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Photo: Alyssa Haywoode for Strategies for Children

 

Massachusetts is working hard to meet the needs of preschool age children who have special education needs. The goal is inclusion: preparing all children for success in school no matter what challenges or disabilities they have. Ongoing efforts in this area and an upcoming conference are fueling real progress for children.

For parents, trying to find the right services and programs for children with special needs can be daunting. Some help came in 2015, when the federal government issued guidelines about how high-quality programs can be more inclusive.

“States, school districts, local organizations, communities and families must work together so that children with disabilities have access to programs that offer individualized and appropriate help in meeting high expectations,” former U.S. Secretary of Education Arne Duncan said at the time. (more…)

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Efrain Ponce

This is one of a series of blogs featuring first-person accounts from early educators across Massachusetts.

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My name is Efrain Ponce and I work at the Lowell Collaborative Preschool Academy. I have been in the field of early education for 10 years.

The job that I do is important because we are teaching the foundations of education. Not only are we teaching academics, but we also teach children how to be respectful, good citizens. We help parents by coaching them on what advocating for their child means and how to do it. Personally, I want to make sure that when children and their families leave my classroom, they are prepared for the public school system and know what resources are available to them.

One of my proudest moments was working with a child who was in my care a few years back. He was 4 years old when he came into the program, and I worked with him and his mom for the next year. By the end of the program when it was time for him to graduate, mom thanked me for being a strong male role model for him because he didn’t have one. The child even came back for two more years for after-school care and only wanted to come into my room. This experience made me realize how much of an impact an educator can have on children and their families. (more…)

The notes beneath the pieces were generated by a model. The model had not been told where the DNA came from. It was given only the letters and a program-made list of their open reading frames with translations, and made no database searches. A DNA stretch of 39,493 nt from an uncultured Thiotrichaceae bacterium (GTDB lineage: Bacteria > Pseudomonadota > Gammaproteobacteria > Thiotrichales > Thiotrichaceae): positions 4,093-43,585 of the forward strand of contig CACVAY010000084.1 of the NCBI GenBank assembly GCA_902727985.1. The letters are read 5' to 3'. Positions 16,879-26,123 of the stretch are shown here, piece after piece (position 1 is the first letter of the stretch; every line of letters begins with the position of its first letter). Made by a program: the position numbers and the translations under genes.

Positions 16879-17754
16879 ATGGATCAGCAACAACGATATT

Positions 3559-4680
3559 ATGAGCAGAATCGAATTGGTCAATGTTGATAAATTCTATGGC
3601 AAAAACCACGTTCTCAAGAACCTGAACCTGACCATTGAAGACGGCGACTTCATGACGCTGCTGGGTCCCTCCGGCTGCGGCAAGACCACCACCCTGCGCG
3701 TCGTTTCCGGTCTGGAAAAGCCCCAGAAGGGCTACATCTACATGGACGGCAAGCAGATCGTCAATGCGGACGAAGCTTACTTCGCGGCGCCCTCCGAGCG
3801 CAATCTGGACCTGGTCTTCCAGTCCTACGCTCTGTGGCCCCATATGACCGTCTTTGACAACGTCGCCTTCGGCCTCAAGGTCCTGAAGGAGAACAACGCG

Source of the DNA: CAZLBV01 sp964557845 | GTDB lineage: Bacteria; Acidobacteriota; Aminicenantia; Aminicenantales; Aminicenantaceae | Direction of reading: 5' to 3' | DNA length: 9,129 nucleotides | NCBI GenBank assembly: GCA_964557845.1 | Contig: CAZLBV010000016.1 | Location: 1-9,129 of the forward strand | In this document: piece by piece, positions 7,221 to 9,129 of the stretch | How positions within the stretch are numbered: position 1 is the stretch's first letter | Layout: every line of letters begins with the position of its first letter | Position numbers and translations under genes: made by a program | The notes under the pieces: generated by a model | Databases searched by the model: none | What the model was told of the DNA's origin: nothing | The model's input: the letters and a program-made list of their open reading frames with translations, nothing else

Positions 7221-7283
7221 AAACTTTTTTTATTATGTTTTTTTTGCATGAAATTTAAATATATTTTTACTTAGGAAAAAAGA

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This is one of a series of blogs featuring first-person accounts from early educators across Massachusetts.

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My name is Lesley Byrne, and I work as a pre-K teacher in the Lowell Public Schools. I had worked in early childhood education for seven years when, in 1993, the Lowell initiated the first pre-K programs in its schools. I knew this was where I wanted to be, as I have always believed that providing a positive, first-school experience for families can lead to future school success. I was excited to work toward offering these experiences for children and families. 

For a few years, I was involved in The Family Literacy Program, a collaboration between the Lowell Adult Education program and the Early Childhood Education program. Imagine you’re a parent who is new to this country. You don’t understand English or American culture. Now imagine sending your child to a “foreign” school! The Family Literacy Program aimed to support these families. The program offered classes in English as a Second Language to parents of pre-K children. As one of the pre-K teachers at this time, I got to use my skills not only to educate and support the children in my class, but also to work with parents on how to support their child’s learning at home. It was one of the most rewarding experiences of my teaching career.  (more…)